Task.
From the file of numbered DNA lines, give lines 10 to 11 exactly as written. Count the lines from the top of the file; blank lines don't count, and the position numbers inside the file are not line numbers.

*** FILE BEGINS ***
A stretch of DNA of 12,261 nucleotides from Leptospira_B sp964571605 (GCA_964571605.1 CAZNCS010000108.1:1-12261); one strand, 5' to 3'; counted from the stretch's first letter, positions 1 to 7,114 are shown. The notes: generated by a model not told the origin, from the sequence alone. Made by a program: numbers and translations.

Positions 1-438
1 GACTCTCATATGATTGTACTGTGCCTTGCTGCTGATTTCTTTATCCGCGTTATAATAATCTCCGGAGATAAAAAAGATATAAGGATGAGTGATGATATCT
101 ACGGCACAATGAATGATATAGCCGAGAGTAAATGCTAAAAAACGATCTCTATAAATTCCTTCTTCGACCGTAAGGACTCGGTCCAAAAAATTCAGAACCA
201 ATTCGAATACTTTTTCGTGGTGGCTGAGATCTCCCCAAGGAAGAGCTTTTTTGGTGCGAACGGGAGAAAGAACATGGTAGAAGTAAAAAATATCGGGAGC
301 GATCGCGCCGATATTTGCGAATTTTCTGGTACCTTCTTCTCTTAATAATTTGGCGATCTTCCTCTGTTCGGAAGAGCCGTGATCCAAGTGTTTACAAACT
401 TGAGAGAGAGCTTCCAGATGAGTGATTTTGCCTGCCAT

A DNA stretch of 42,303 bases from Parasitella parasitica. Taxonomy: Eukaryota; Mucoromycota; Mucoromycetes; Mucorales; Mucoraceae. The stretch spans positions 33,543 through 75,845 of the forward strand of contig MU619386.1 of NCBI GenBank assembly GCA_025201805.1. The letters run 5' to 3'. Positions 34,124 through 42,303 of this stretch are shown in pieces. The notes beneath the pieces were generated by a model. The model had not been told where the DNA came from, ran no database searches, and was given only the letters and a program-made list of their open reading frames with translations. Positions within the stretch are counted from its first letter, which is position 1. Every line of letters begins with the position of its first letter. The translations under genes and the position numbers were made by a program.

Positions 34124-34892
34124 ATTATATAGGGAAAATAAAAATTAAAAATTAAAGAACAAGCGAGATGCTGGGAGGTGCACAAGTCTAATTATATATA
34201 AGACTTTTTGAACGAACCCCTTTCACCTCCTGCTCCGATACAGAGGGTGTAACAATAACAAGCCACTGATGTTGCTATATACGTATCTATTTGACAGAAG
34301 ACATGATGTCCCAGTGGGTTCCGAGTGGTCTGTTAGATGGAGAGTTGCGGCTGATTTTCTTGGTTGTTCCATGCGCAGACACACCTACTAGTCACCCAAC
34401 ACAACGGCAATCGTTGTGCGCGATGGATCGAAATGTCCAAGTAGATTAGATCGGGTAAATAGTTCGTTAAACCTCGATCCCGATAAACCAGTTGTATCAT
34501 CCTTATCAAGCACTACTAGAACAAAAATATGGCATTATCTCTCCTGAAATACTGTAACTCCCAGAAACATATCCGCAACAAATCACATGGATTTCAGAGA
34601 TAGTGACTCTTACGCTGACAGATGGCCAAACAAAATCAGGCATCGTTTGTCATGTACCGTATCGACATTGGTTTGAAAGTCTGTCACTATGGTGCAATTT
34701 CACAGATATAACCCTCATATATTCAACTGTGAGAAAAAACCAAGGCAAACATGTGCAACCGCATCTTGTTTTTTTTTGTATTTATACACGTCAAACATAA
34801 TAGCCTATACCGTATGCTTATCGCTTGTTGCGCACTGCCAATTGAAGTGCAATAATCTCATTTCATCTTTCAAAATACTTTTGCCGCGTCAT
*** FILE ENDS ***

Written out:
34124 ATTATATAGGGAAAATAAAAATTAAAAATTAAAGAACAAGCGAGATGCTGGGAGGTGCACAAGTCTAATTATATATA
34201 AGACTTTTTGAACGAACCCCTTTCACCTCCTGCTCCGATACAGAGGGTGTAACAATAACAAGCCACTGATGTTGCTATATACGTATCTATTTGACAGAAG